Subscribe now

The Star of Bethlehem

By Stuart Burgess
May 2016 | Review by Martin Wells
  • Publisher: Day One Publications
  • ISBN: 978-1-84625-482-6
  • Pages: 64
  • Price: 5.00
Buy this book »

This little book aims to help those who are seeking the Saviour, as well as encourage believers. Although there are 62 printed pages, there are only 35 of reading material, divided among preface, introduction and ten chapters. At a price of £5, readers might feel short-changed.

Burgess is well known for his excellent books in defence of God’s intelligent design of the universe. He is at his best explaining the reasons why we can believe that the Bethlehem star was a miraculous event to announce the birth of the promised Christ. This is well explained in the introduction and first chapter.

The book reads as a series of short sermons dealing with the Bethlehem star. It is described as a miraculous star, a star of light, a promised star, a guiding star, a star of grace, a hated star, a neglected star, a modest star sign, the only true star, and the star to seek. The doctrinal stance is solidly Reformed and the writing style accessible.

There is much engaging material in the book, not least Burgess’ testimony of his own conversion and his brave stand as a Bible-believing Christian with a university lectureship.

With the chapters being only three or four pages long, the author has too little space to apply Scripture in any detail. Some of the application comes across as point-making, rather than being inevitable from the Word. There is also a degree of overlap between the chapters. I think it would have been better to have had fewer chapters, perhaps written as a single sermon, logically sequenced from introduction to final application.

In summary, this little book can safely be put into the hands of an unbelieving acquaintance, but would not be a sufficient guide to a seeking soul and is rather expensive as a pamphlet for a Christian.

Martin Wells

Bromsgrove

 

Book Reviews

Read our latest book reviews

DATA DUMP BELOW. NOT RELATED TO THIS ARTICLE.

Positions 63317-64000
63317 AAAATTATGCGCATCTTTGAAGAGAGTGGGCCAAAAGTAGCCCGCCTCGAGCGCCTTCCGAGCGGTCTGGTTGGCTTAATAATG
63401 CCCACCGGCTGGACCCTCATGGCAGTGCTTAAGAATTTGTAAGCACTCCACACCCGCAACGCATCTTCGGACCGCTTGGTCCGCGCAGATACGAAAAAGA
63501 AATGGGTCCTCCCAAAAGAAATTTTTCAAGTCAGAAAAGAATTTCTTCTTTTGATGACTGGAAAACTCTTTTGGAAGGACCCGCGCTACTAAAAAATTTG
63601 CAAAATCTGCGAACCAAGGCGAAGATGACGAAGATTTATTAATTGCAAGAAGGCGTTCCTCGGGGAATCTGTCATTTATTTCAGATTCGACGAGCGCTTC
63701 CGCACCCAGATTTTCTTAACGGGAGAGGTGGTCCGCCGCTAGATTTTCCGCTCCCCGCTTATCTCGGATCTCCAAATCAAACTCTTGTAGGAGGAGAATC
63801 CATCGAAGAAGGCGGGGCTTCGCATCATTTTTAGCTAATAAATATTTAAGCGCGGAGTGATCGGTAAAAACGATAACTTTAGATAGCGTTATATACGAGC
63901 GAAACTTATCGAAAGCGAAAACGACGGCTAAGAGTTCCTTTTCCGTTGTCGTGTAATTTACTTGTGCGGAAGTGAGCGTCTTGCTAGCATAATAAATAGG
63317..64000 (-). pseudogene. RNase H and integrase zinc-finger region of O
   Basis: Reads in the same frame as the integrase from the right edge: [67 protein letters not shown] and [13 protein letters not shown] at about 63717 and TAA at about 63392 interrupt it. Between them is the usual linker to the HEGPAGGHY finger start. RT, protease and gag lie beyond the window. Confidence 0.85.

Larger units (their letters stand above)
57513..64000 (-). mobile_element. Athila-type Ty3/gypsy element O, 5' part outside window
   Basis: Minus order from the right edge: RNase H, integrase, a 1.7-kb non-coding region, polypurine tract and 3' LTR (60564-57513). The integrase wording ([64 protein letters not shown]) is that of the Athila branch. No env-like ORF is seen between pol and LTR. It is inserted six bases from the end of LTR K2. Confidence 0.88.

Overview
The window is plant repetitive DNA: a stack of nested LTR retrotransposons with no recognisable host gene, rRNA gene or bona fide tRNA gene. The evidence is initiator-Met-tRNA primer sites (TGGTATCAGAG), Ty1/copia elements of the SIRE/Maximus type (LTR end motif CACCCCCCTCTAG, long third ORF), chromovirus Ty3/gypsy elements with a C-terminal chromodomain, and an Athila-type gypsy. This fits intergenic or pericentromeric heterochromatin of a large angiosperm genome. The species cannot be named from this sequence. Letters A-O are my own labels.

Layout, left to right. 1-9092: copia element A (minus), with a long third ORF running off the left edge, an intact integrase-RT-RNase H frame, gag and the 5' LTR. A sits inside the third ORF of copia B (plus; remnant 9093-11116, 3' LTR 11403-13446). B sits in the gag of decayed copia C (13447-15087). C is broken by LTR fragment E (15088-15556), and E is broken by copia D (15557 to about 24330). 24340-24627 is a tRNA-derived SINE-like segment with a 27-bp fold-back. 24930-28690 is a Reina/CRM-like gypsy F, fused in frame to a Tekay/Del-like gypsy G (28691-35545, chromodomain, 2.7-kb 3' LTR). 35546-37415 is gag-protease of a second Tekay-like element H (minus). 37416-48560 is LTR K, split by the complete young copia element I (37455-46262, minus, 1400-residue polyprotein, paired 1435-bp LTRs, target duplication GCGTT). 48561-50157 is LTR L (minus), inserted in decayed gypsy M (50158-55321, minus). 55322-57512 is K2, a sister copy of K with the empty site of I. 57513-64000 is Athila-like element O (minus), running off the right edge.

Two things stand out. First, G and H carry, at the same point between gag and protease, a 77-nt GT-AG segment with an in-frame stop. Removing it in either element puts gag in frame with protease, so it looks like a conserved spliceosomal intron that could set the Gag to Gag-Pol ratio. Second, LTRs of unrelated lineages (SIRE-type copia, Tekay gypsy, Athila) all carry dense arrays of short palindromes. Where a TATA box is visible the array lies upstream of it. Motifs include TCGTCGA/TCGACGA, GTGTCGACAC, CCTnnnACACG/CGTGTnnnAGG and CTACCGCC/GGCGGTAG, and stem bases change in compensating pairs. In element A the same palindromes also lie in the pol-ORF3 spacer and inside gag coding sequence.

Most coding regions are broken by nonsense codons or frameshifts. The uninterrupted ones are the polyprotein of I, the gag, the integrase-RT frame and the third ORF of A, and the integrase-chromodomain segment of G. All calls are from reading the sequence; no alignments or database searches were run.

Star RatingStar RatingStar RatingStar RatingStar Rating
Christ and the Law: Antinomianism and the Westminster Assembly
Whitney G Gamble

Drawing on newly available primary sources, this title contends that the initial concern of the Westminster Assembly (1643-53) was the growing influence of antinomianism: the belief that, in Christ, the people of God are not subject to the law of…

See all book reviews
John Henry Newman: Becoming Rome’s first ecumenical saint
Star RatingStar RatingStar RatingStar RatingStar Rating
John Henry Newman: Becoming Rome’s first ecumenical saint
Richard Bennett and Michael de Semlyen

The German-born Pope Benedict XVI is due to carry out a state visit to the UK from 16-19 September. The climax of this visit is a Mass in Coventry at which the Pope will beatify John Henry Newman (1801-1890). Newman…

Star RatingStar RatingStar RatingStar RatingStar Rating
Evolution and the Christian Faith. Theistic evolution in the light of scripture (Creation Points)
Philip Bell

The creation / evolution debate still rages, and many Christians believe it is both scientifically untenable and scripturally naïve to accept a literal account of the beginning of Genesis. Some even charge creationists with pushing a teaching that is a…

Star RatingStar RatingStar RatingStar RatingStar Rating
New Covenant Theology: Weighed and Found Wanting
Kevin McGrane

To read this book was like a breath of fresh air. I could not put it down. Despite the traction that has been gained in the UK among evangelicals by the so-called ‘new covenant theology’ (NCT), it is surprising that…